Switch Questions

Discussion in 'Spey Clave' started by 29guy, Jan 12, 2013.

  1. I have been thinking about getting a new 8 wt. single handed rod and came across 10" 6" 8 wt. switch rod that has me wondering if I can use my existing reel that carries a floating mult-tip line and add some sort of new and maybe longer tip that would give me the benefits of the switch rod? Or am I trying to do too much with too little?

    I should mention I have never fished a switch set up, but the idea of having a single and double hander in one rod is appealing.

    What do you think?
  2. U will most likely need a bigger reel. Cabelas has some good models, as well as reding ton, and the echo ion for the 100 dollar range
  3. I just bought my first 11ft 7wt switch about two weeks ago. My 8wt sage and 7wt echo don't even get touched anymore so glad I bought a switch.
  4. Are you using one of your existing reels/line or did you need to go with something dedicated to the Switch?

    My basic issue is can I use my current 8 wt reel and multi-tip line with a new tip designed for 2 handing (if will fit on the reel) and get the benefit of the Switch rod? Or do I need a totally new Switch line?
  5. The line is much bigger on switch lines. For example a 7 wt switch line would be the equivalent of 10 or 11 weight single hand line
  6. Also if u wan to run skagit style line and such u will need the bigger reel. My 8wt Ross gunnarson reel does not hold my current Spey and switch lines
  7. You can, in reality use any reel on any rod. The idea of using a larger reel on a switch or spey rod is, of course to have some backing and to hold the bigger line but the need for a larger reel is to balance the longer rod out so you don't wear yourself out and screw up the cast you've worked so hard to develop. I have two Ross Gunnison 5 reels and I put running lines and AFS heads on them. They just have less backing.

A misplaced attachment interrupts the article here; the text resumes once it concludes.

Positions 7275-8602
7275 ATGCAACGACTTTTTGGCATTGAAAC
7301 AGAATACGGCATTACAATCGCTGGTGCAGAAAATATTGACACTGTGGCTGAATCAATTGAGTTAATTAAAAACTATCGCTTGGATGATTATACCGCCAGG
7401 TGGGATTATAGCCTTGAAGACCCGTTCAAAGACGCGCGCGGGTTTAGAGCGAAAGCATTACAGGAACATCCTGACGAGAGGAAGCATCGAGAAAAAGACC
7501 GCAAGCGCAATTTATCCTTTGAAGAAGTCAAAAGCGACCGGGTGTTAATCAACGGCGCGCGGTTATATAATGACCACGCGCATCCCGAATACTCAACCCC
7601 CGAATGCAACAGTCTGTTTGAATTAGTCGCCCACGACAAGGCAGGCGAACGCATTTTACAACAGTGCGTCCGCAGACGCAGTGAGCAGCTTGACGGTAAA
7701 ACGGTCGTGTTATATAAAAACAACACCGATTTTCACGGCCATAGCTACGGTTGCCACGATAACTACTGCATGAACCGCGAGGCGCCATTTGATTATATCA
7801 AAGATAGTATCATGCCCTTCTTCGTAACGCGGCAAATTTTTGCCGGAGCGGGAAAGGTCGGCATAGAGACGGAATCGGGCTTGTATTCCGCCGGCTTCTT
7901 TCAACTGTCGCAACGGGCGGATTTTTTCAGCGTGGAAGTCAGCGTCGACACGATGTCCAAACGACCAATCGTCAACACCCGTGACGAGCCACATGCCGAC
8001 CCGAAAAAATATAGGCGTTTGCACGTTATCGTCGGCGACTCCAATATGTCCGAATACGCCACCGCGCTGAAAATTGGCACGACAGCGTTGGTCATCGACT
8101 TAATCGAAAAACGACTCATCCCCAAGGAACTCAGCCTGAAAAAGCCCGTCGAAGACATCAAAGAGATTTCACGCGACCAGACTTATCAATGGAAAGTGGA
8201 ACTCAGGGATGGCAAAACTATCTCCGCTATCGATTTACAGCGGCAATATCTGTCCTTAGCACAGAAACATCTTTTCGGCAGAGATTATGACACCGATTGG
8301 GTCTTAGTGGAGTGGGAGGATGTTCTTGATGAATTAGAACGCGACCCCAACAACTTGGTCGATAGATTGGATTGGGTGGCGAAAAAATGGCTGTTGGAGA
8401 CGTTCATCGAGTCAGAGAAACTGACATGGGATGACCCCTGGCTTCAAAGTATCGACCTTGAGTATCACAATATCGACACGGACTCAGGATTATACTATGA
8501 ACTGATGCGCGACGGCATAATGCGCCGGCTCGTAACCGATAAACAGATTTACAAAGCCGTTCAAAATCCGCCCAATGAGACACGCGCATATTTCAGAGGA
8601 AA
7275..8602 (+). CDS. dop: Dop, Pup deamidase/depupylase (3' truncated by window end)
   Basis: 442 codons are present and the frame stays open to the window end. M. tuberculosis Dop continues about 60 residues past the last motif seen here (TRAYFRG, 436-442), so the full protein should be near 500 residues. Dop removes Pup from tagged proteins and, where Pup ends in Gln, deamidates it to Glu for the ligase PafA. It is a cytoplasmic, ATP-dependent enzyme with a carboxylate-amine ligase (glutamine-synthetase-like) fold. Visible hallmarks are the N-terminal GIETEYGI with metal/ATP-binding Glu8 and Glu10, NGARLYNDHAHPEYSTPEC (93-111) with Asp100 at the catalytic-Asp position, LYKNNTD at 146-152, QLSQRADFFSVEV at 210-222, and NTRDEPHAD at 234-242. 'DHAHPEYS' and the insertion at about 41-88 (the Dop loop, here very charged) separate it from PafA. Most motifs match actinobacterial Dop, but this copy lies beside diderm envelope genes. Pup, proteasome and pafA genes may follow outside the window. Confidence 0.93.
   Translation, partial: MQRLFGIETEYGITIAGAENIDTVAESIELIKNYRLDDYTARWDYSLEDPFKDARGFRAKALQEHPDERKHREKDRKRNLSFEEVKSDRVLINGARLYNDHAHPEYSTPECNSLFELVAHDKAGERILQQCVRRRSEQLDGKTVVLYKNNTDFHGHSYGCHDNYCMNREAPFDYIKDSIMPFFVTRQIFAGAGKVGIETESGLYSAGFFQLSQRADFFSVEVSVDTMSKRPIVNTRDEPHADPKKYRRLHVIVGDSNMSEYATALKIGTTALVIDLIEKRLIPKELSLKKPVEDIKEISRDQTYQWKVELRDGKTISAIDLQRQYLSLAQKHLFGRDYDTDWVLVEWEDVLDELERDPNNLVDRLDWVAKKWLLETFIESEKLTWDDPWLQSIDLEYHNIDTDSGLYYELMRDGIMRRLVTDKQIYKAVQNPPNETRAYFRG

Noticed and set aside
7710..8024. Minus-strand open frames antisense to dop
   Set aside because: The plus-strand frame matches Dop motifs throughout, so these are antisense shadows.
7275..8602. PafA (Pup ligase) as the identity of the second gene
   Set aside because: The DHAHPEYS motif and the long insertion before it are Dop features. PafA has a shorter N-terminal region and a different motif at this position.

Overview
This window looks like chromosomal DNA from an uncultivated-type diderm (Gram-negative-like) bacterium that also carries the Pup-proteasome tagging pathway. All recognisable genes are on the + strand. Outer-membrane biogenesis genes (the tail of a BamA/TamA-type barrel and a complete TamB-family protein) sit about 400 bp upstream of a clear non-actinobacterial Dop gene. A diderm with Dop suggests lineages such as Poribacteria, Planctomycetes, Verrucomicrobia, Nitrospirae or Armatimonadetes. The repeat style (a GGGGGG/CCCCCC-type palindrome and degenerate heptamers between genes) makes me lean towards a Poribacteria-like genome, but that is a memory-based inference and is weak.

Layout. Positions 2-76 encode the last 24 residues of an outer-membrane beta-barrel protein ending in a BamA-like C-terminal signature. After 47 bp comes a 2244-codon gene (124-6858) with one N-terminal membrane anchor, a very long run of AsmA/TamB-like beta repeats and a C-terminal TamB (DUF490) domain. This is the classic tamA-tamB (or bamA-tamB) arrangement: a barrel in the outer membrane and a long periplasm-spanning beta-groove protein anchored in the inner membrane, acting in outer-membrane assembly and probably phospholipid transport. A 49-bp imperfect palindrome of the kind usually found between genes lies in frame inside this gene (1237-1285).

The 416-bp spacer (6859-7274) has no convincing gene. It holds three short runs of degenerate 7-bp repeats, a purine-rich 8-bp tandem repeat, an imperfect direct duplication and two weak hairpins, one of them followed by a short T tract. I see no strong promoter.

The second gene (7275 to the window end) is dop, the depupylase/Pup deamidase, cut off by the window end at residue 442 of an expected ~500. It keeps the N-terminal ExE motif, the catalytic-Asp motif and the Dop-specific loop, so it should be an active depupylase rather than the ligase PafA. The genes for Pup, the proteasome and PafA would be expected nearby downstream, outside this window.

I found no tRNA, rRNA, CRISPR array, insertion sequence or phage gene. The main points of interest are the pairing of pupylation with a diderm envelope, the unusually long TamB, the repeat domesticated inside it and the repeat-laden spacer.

You may want to think about using the same lines. Usually you need to up-line a weight or two to compensate for the difference in the rods, as well.
  8. Thanks to all for your input. Steve I will check into AFS heads. If I need to up-line to a 9 or 10 wt line then a new head, don't think my reel will hold it all.
  9. have you decided what it is you would like this rod to do for you?
    what species, and what kind of water? line choice will be dependent on these factors. you can handle alot bigger fish and bigger water with a two hander. if you are thinking of primarily using it as a single handed rod, you might want to visit with an orthopedic specialist first, to help you avoid some serious tendonitis. switch rod is a very confusing term, shorter two handed rod is really what they are. two handed overhead casting is the more practical use, other than spey casting. single handed casting with a 10.5' 8wt rod is very taxing on the elbow. esentially like casting a 10-11 wt singlehander in the same length. even if, by chance it is one of the very few rods out there that are sh rated, that length will still be hard on your elbow with sh casting. check the rio site to find out reccomendations for line weght on that rod. reel choice will be secondary to everything else. you might look at getting into the two handed game like going from flying an airplane, to flying a helicopter. your single handed backround is helpful, but you will be dealing with alot of new territory. best placce to strt, would be a small local fly shop (not cabelas:confused:) with actual experience in twohanded rods, and spey casting.
  10. Thanks for all the info. I have a local area (salt water) where wading from shore salmon can be caught as they head for fresh water. The shelf and drop off can be reached with spinning gear but is too far for my ability to get out there with a SH. I am thinking with some practice a switch could do the job.

    Local fly shop, great idea.

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